- AC Coupled Back Up Power Systems use a battery-based inverter/charger to “fool” the GT inverter to “thinking” that is still connected to the grid by supplying it with a AC signal. Examples include Outback Radian and some Magnum inverters. Once the GT inverter “qualifies” the AC signal (five minutes) it starts producing power from the array, which is sent to the AC charger input of the battery based inverter/charger. The power is used to power daytime loads and recharge the batteries. AC Micro inverters are also used in AC coupling applications. The principle is generally the same as with the larger string inverters although they offer somewhat more design flexibility due to their more modular nature.
More advanced AC Coupled PV systems are designed to operate in stand-alone mode or utility interactive mode with a more seamless operation between the GT inverter and battery-based inverter/charger. Examples include the SMA Sunny Island series. These systems integrate a battery-based inverter/charger that takes over controlling the grid-tie inverters when utility failures occur. They are very efficient, represent the current state-of-the-art technology and are the most costly choice for most emergency power applications.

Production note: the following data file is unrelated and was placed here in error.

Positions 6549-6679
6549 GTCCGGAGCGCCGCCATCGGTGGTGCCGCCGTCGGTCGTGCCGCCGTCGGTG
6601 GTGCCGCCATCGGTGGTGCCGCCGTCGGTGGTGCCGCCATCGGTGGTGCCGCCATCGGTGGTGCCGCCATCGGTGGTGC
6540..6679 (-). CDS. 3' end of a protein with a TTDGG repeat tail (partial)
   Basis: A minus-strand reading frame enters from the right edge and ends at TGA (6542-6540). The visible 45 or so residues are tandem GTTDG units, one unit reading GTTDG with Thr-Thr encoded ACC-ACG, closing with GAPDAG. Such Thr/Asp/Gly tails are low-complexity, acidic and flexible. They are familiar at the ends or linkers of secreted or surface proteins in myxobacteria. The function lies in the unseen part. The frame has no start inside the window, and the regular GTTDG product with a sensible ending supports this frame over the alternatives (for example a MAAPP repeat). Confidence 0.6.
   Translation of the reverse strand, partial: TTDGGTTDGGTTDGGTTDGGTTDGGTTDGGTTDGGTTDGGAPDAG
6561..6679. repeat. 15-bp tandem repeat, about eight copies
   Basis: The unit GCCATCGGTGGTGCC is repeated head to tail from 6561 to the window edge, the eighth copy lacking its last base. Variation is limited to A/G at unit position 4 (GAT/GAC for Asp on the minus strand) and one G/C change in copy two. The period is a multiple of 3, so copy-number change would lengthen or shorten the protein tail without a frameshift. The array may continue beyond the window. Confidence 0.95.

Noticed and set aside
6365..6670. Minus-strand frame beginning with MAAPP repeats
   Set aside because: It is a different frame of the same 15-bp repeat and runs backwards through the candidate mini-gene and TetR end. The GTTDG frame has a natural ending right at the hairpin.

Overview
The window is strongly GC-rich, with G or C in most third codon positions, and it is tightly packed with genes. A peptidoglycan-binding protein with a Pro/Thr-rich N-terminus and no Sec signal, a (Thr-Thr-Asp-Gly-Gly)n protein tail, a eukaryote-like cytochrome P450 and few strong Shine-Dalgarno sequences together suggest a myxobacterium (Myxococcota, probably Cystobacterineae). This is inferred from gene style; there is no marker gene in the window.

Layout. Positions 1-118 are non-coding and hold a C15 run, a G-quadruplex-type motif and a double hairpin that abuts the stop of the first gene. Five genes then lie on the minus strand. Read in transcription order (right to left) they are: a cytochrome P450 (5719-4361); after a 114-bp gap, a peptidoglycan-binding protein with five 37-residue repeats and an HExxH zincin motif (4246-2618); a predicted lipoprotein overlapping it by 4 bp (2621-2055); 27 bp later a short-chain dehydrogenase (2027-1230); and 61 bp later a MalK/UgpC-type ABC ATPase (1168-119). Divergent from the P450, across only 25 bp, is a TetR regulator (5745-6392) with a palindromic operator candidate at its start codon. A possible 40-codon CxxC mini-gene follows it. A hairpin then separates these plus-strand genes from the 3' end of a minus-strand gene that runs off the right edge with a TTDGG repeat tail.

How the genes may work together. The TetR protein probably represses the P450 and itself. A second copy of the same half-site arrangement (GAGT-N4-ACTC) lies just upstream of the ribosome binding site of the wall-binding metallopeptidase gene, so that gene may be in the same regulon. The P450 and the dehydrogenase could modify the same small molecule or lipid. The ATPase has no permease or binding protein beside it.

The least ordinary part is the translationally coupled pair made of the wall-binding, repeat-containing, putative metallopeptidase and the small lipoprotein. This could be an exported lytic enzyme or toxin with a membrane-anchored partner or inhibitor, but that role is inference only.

Retrofitted AC Coupled systems can represent a series of design compromises.